Nigeria

Nigeria

Famine Monitoring System – October, 2021 Monthly Bulletin Cadre Harmonisé Task Force on Inaccessible Areas

Post date Saturday, 20 November, 2021 - 06:25
Month(s) covered 2021-10
Document Type Assessment Report
Content Themes Cadre Harmonise, Cross-cutting issues, Agriculture, Livelihoods, Food Security
Sources Government of Nigeria

KEY TAKEAWAYS


• The findings from the FMS showed concerning food consumption deficits and limited diversity of diets in the inaccessible areas surveyed. More than one in every two households (61 percent) struggled to have sufficient food intake and 77 percent experienced crisis or higher levels (CH Phase 3 and above) of food deprivation and hunger, further evidenced in the pervasive use of food-based coping strategies;
• More than two in every three households relied on either crisis (17 percent) or emergency (50.3 percent) coping strategies to meet their food needs, which heightens economic vulnerability due to the negative impact on future productivity of the most affected households;
• The levels of acute malnutrition among new arrivals from the inaccessible areas is Critical (Phase 4 IPC Acute Malnutrition Classification) with the overall Global Acute Malnutrition (GAM) rates 22.0% and Severe Acute Malnutrition (SAM) at 9.0%. The high levels of acute malnutrition indicate an extremely stressed population including food insecurity, poor water and sanitation access, and poor health conditions as the key underlying causes of acute malnutrition;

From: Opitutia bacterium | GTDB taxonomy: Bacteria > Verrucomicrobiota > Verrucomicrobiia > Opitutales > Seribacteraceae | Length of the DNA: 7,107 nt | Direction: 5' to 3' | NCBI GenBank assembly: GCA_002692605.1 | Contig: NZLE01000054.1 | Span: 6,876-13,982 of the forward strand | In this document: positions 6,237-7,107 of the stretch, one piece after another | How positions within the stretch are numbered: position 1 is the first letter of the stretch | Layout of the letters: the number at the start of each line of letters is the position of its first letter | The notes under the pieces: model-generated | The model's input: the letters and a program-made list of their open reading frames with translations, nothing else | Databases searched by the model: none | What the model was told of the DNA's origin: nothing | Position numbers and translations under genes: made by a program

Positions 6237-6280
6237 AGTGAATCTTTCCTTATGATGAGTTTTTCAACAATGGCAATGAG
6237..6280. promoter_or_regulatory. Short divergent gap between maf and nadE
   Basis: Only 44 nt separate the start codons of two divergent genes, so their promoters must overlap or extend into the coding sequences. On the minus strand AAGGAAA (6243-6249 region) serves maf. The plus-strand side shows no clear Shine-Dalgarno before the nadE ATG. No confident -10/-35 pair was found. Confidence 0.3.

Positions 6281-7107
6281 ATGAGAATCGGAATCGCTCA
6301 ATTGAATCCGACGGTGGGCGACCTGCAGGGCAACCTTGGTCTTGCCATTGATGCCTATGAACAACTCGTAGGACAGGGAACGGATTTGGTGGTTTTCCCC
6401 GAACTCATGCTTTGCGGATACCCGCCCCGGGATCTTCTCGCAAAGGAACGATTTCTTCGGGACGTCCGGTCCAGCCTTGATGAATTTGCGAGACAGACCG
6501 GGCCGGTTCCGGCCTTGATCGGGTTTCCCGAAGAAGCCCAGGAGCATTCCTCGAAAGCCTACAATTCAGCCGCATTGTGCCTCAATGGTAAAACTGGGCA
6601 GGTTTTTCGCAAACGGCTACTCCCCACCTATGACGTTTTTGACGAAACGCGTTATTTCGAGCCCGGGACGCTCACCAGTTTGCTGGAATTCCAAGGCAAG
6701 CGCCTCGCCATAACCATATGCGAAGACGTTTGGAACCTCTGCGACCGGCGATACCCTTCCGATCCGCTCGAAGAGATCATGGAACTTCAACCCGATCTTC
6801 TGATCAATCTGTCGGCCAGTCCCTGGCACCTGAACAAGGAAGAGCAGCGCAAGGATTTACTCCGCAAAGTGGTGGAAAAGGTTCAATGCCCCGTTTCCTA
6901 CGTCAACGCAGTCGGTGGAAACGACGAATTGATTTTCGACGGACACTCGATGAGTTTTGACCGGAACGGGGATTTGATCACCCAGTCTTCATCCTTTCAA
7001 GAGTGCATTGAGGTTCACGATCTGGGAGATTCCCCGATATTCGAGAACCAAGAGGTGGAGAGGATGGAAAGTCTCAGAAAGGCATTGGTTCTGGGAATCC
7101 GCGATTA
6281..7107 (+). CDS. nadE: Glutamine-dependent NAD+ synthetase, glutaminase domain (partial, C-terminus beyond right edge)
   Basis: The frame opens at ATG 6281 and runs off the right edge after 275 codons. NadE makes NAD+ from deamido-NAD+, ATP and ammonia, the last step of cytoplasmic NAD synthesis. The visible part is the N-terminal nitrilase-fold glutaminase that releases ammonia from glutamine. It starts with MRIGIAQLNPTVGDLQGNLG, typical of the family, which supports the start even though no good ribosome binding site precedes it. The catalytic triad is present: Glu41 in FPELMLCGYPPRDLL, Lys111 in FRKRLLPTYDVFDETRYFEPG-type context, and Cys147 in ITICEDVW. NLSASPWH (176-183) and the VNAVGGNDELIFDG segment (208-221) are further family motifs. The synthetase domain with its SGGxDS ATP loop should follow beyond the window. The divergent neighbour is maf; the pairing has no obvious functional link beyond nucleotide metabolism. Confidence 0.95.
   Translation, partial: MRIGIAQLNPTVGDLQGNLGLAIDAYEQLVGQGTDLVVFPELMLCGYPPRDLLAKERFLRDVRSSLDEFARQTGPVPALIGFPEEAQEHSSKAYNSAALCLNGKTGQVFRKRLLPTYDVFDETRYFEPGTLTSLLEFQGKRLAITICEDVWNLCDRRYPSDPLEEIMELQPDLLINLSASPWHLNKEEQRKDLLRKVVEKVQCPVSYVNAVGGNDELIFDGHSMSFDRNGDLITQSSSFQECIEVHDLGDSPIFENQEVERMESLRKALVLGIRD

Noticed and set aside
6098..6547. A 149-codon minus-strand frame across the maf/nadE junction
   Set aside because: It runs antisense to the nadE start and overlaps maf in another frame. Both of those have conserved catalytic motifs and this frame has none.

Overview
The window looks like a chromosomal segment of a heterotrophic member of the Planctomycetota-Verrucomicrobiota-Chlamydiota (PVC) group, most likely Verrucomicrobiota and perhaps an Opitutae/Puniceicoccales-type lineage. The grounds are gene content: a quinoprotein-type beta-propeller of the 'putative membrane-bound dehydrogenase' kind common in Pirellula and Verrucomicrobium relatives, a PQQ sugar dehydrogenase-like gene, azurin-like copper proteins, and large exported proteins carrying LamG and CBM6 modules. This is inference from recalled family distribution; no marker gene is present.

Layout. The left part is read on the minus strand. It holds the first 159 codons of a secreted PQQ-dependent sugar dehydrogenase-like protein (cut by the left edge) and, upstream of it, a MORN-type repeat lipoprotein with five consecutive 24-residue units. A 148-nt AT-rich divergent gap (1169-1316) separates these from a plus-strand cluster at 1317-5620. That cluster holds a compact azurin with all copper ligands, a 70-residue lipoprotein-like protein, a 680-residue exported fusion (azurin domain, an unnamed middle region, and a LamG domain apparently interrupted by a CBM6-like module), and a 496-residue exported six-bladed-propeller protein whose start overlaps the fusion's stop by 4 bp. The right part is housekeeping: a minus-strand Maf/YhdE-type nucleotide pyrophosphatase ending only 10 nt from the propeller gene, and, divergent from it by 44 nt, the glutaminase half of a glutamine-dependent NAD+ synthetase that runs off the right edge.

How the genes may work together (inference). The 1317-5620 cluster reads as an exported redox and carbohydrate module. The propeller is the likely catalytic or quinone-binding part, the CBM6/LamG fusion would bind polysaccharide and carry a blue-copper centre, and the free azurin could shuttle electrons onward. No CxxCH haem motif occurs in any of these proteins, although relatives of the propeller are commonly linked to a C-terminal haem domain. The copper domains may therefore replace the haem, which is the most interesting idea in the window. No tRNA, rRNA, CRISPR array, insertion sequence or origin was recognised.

• Detailed analysis among arrival population with good quality and adequate sample size showed Critical (Phase 4) GAM rates in Magumeri and Kukawa LGAs. According to the FMS over a half of the children are stunted (58.3%) and underweight (42.253.4%). The high stunting and underweight is a clear indication of a population that is chronically stressed with poor nutrition and repeated infection;
• Overall, both crude and under five mortality rates were above the emergency threshold of 1 death/10,000 population/day and 2 deaths/10,000 population/day respectively with values of 2.24 deaths/10,000 persons/day for CMR and 2.41 deaths /10,000 under-fives/day. Analysis of the data for the 4 LGAs (Kukawa, Madagali, Magumeri, and Gwoza) with the highest number of people reveals that both CMR and U5MR are highest in Gwoza 4.66 deaths/10,000 persons/day and 9.27 deaths/10,000 under-fives/day;
• The elevated levels of consumption gaps, malnutrition, mortality and pervasive usage of emergency coping strategies, is largely underscored by limited availability of food stocks, restricted access to functional markets and water, health and sanitation services, which might heighten morbidity risk and impact households' ability to engage in labour for food or resource gathering.

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